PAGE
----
Over the last decade or so, Jim Chatto has carved out a name for himself as one of this country’s finest winemakers. From grunt work in the Hunter Valley, Chatto showed his talent early and took on successive chief winemaker roles before simultaneously steering the great Hunter icon Mount Pleasant back into the limelight and…
Rhys Parker & Paul Hoffman Vallée du Venom
Rhys Parker and his best mate, Paul Hoffman, have had remarkably similar career paths. The pair grew up as neighbours, both filling in pocket money gaps with work at Paul’s parents’ winery in the Swan Valley, a wild and semi-abandoned affair that Paul’s dad, Peter, bought in 1986 and pulled back from the brink. Although they spent their teenage years pruning and picking fruit from the gnarled old vines at the Hoffman’s vineyard, both ended up in environmental consultancy roles.
At university, they studied the same science course, but Paul went down more of a botany, ecology line, while also fitting in a viticulture and oenology degree. The latter enabled him to pull the levers on the family winery for a while, before he travelled the world as an environmental consult. On one of those trips, to the Loire Valley in 2007, he tripped over the natural wine movement and never quite recovered. Rhys, on the other hand, did most of his environmental consultancy work in the mining, oil and gas sectors, and came to winemaking later, as the gravitational pull of Paul’s influence became irresistible, and the slog of living on the road and in meetings took its toll.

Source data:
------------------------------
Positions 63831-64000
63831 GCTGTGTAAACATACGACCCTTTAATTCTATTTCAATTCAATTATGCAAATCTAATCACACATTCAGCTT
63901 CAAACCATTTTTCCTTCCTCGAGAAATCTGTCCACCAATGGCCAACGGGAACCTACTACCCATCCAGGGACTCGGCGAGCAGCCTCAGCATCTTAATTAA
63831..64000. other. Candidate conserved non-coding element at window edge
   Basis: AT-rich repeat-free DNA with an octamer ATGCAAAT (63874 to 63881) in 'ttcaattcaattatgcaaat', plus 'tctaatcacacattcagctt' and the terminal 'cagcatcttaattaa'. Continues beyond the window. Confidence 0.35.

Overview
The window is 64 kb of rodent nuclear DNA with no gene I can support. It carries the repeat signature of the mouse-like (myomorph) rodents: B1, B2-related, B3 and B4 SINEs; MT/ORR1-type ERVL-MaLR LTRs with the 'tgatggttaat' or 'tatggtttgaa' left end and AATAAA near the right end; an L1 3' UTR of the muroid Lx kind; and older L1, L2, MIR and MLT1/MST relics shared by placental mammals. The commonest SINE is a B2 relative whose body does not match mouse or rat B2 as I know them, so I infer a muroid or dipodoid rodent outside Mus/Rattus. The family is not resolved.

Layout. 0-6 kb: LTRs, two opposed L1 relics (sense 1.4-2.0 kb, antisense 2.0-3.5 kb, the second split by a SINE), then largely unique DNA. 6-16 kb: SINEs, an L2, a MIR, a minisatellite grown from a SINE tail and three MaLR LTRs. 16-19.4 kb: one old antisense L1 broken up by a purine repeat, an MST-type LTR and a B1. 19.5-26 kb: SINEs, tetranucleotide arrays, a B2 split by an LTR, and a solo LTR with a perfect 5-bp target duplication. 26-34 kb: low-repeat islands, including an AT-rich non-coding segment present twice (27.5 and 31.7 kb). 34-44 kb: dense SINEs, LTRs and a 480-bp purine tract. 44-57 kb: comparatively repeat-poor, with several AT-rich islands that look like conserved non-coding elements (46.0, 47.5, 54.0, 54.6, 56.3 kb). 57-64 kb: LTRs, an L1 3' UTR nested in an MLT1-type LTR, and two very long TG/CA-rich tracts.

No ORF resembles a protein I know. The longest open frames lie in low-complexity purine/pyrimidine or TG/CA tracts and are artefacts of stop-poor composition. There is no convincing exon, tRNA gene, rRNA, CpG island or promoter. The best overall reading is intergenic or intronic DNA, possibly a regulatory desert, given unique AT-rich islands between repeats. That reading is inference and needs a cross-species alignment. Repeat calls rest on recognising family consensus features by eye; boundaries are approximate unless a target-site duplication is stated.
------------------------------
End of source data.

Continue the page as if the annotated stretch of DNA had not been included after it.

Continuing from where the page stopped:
Paul tuned the family’s Swan Valley Wines into a ‘natural’ affair, exploiting both the enviable resource of near-century-old grenache and chenin blanc vines, which he was farming organically, as well as deferring to the “entire ecosystem of yeasts and bacteria” present in the vineyards to ferment the wines, doing things as simply as he could. And while Rhys lives in Dunsborough, a bit closer to his day job at a very recognisable Margaret River winery, he has been consulting to SVW for the last three years, working with Paul closely on his brand. It was only inevitable that a partnership would be formed, and thus was born Vallée du Venom, an even split of input, ideas and rewards.
The SVW ethos provides a good snapshot of the approach with VdV, with the primacy of fruit quality key, followed by a hands-off approach in the winery. It’s a new affair, with only two wines under the label so far, a 2016 Bordeaux blend fermented naturally in an old concrete tank, which was previously used for ‘port’ production, and a pét-nat made from chenin blanc grown on Swan Valley granite.